My writer friends are all holding their breath praying that this isn’t one of those big long “I give up on writing forever” jags where I’m impossible to talk to and kind of stress them out because they all go through this occasionally too and some of us definitely think the big-blue-ass-doubts are contagious.

I remembered this thing I keep on forgetting. I’m getting really fucking tired of forgetting this thing. The thing is that I don’t want to write dreadfully personal general fiction novels. I don’t want to write science fiction. I don’t want to write romance. I don’t want to write any novels that are vaguely autobiographical either.

I want to write suspense novels in the style of the 1940’s (through the 60’s) – specifically the suspense written by women authors. The only difference is that I want to write it darker and grittier.

I wrote Cricket and Grey after making this realization for the first time, after spending an intense 4 months writing Jane Doe and not being able to finish it or even figure out where to take it. I had my revelation and wrote Cricket and Grey with a great deal of energy and purpose. It still took me four years from start to finish but I knew where I was going with it the entire time.

Suicide for Beginners first came to me as a general fiction novel about a 35 year old failed suicide who befriends a teen who’s also struggled with suicidal ideation. But this is way too close to home the way I was writing it. Way too personal in a way that isn’t healthy for me. I don’t want to dig inside myself and smear my guts all over my novels. I want to use my experience and knowledge to inform my writing, to flesh out realistic characters, but I don’t want to expose myself.

That’s what my blog is for.

So I was remembering the first time I had this revelation and wondering if I’m going to forget about this between each novel and have to go through the painful process of getting off track and not realizing it? God help me, I’ve been flailing around for two years now not remembering this.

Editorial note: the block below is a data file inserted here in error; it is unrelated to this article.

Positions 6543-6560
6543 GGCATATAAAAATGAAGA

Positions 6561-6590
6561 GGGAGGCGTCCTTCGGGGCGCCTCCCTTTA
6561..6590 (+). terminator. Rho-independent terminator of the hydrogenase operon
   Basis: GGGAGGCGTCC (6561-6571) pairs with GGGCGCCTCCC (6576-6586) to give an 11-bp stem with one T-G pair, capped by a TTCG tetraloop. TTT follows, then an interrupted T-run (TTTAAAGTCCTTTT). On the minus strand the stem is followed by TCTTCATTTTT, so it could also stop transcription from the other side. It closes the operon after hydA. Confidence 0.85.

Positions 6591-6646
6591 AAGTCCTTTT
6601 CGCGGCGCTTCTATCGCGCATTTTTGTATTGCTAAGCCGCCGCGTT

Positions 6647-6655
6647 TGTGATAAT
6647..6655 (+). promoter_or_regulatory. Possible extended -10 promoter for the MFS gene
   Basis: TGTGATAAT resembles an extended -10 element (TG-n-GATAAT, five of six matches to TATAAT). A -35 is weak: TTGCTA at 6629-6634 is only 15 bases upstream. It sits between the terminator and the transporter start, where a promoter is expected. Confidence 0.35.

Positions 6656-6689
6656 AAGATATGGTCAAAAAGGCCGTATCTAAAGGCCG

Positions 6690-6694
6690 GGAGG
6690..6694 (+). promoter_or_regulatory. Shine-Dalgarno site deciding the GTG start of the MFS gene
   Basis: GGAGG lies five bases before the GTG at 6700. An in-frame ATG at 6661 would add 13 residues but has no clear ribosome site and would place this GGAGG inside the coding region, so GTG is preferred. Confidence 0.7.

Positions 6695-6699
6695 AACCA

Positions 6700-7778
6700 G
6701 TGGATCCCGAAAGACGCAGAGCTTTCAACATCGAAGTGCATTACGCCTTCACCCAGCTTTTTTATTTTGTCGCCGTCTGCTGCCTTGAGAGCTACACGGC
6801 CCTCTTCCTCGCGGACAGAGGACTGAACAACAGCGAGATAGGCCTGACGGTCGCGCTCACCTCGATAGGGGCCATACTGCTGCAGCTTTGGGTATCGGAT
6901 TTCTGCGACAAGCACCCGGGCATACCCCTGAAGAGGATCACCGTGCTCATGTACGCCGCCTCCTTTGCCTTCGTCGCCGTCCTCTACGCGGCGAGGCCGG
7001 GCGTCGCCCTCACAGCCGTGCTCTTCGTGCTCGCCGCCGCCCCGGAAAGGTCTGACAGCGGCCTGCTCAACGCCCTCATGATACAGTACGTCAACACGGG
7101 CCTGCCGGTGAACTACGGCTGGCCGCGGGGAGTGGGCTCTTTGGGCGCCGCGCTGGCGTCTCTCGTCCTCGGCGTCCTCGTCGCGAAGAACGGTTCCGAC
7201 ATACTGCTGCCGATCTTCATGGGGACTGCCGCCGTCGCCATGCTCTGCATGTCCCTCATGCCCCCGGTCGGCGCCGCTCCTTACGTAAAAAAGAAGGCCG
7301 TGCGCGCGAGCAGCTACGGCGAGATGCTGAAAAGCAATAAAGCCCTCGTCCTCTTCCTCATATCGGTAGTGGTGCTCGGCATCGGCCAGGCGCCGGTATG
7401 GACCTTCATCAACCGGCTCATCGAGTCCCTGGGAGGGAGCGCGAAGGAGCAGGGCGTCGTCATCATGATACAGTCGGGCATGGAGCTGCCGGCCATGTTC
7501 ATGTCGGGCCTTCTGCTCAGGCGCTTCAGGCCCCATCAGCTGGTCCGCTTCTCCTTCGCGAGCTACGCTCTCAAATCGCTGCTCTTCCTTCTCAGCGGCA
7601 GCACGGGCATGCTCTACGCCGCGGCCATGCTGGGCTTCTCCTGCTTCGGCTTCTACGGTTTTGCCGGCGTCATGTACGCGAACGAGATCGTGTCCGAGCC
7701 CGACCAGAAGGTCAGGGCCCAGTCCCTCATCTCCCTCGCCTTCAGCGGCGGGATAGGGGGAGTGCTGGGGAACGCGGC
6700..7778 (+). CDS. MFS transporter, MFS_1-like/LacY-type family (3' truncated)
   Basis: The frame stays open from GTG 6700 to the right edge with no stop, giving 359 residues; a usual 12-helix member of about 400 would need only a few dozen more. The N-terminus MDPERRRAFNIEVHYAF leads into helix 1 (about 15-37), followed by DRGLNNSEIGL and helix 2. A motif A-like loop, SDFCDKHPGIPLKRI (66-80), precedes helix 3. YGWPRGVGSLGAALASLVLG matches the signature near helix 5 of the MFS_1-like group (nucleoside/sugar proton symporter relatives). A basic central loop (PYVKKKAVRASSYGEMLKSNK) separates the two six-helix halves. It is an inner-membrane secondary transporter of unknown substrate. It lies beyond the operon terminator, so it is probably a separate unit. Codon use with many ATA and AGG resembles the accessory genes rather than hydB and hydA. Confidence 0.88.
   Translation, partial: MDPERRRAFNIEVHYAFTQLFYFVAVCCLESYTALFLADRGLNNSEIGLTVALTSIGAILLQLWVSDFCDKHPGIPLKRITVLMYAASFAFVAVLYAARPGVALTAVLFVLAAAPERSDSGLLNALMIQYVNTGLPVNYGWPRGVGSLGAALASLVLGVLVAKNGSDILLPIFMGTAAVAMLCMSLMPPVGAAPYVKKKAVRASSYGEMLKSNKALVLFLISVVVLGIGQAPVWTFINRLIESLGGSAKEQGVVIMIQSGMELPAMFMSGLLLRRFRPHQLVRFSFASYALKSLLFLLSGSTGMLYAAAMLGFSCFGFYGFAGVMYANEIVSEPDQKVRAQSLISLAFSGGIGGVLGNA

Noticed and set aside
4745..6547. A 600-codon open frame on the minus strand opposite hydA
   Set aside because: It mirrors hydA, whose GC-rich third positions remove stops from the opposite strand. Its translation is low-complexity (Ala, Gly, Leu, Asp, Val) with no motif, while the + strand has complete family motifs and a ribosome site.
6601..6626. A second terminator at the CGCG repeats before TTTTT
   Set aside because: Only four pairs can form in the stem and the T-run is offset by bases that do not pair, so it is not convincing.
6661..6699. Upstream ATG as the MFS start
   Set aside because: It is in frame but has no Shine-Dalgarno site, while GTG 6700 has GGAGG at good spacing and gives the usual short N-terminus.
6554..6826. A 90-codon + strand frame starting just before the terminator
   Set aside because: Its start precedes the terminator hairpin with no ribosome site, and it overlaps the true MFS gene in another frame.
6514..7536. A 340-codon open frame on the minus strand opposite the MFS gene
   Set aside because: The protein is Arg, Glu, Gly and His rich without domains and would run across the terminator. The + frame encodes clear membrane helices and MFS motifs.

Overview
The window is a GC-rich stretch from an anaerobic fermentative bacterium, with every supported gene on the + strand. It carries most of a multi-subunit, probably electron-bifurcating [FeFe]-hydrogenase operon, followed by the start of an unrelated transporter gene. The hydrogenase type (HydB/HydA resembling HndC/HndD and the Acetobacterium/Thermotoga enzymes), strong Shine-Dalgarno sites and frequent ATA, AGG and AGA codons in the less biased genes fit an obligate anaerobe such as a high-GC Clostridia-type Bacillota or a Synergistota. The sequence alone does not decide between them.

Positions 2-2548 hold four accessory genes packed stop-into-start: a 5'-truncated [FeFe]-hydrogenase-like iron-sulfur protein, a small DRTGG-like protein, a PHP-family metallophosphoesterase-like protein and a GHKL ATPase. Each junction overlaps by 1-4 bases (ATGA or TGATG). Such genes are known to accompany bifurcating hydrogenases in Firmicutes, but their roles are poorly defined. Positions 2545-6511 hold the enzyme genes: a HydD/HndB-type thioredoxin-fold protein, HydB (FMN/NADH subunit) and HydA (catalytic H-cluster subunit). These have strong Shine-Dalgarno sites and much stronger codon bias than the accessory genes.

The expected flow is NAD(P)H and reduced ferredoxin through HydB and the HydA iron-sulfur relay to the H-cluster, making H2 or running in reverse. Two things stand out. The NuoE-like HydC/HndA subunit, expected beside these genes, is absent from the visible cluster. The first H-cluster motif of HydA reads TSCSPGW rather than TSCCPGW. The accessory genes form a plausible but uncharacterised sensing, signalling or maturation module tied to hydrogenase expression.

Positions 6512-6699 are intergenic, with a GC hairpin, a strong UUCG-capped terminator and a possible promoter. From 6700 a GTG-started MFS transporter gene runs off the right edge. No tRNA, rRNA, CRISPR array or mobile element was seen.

I write suspense novels.

Not who-dunnits, not crime novels, not spy thrillers, not science fiction*, not romances, not cozy books of any kind, not semi-autobiographical fiction, and not humor.

I really wish I wrote humor. I’m just not funny enough.

All this means is that I need to go back to the drawing board and rework my ideas. I’m not calling this a breakthrough because I’ll probably go right back to floundering. But I will call this a good realization that just might get my writing back on track.

I’m still angry and don’t want to talk about it. So perhaps I’ll go watch another classic suspense film for inspiration. I already watched Laura today (with Gene Tierney and Dana Andrews). Maybe Netflix has Rebecca?

*Cricket and Grey is dystopian only because it’s set in a dystopian future, but the story is really one of classic suspense in the sense that it’s almost incidental that it’s dystopian. The story isn’t really about the collapse of government or societal structure – it’s about Cricket uncovering the truth about her mother’s murder and the killer, now in danger of being revealed, begins to stalk her. The dystopian world she lives in is the set, not the story.

Grave Digger’s Shovel

Sonoma tree

Give over your tools of anger, there’s no room for them here in the banquet hall of the dead. Give over your strangling ropes and your braided whips of mean discipline, there’s no room for them here in the banquet hall of love. Give over your walls built of soot and silt that crash down on sleeping enemies in suffocating sludge tsunamis. You don’t need any of this artifice to express righteous anger. You don’t need any of this destruction to come right-side up in the morning. Slough off the language of hatred while you  bed deep in the bound hay of summer. Let it go down the devil’s road until it burns without your heart for fuel. Give over to love completely like you’ve got the wings of a thousand doves powering your blood through your arteries and your mind above the highest canopy of trees where you can chase the light and the wind that takes you far away from the gravedigger’s shovel.